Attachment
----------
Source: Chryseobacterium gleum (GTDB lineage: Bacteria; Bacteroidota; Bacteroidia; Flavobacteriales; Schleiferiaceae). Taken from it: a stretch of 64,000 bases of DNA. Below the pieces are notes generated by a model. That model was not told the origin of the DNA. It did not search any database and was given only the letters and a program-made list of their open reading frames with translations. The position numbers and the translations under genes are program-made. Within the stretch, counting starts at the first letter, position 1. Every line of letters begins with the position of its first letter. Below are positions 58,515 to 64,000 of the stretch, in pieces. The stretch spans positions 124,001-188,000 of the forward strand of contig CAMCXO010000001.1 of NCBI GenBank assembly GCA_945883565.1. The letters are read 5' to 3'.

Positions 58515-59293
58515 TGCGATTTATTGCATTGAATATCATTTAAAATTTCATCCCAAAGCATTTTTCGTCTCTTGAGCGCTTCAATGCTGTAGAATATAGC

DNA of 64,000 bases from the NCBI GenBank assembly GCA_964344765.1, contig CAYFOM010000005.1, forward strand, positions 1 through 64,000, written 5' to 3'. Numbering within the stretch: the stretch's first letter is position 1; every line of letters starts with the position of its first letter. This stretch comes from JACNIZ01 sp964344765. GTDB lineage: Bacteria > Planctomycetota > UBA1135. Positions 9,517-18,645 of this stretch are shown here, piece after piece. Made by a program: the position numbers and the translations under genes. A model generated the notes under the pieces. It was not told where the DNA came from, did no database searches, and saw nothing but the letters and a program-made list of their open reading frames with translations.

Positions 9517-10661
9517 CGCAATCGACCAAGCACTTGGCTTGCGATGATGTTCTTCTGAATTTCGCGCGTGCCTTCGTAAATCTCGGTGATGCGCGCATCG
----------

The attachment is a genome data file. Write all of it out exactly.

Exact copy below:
Source: Chryseobacterium gleum (GTDB lineage: Bacteria; Bacteroidota; Bacteroidia; Flavobacteriales; Schleiferiaceae). Taken from it: a stretch of 64,000 bases of DNA. Below the pieces are notes generated by a model. That model was not told the origin of the DNA. It did not search any database and was given only the letters and a program-made list of their open reading frames with translations. The position numbers and the translations under genes are program-made. Within the stretch, counting starts at the first letter, position 1. Every line of letters begins with the position of its first letter. Below are positions 58,515 to 64,000 of the stretch, in pieces. The stretch spans positions 124,001-188,000 of the forward strand of contig CAMCXO010000001.1 of NCBI GenBank assembly GCA_945883565.1. The letters are read 5' to 3'.

Positions 58515-59293
58515 TGCGATTTATTGCATTGAATATCATTTAAAATTTCATCCCAAAGCATTTTTCGTCTCTTGAGCGCTTCAATGCTGTAGAATATAGC

DNA of 64,000 bases from the NCBI GenBank assembly GCA_964344765.1, contig CAYFOM010000005.1, forward strand, positions 1 through 64,000, written 5' to 3'. Numbering within the stretch: the stretch's first letter is position 1; every line of letters starts with the position of its first letter. This stretch comes from JACNIZ01 sp964344765. GTDB lineage: Bacteria > Planctomycetota > UBA1135. Positions 9,517-18,645 of this stretch are shown here, piece after piece. Made by a program: the position numbers and the translations under genes. A model generated the notes under the pieces. It was not told where the DNA came from, did no database searches, and saw nothing but the letters and a program-made list of their open reading frames with translations.

Positions 9517-10661
9517 CGCAATCGACCAAGCACTTGGCTTGCGATGATGTTCTTCTGAATTTCGCGCGTGCCTTCGTAAATCTCGGTGATGCGCGCATCG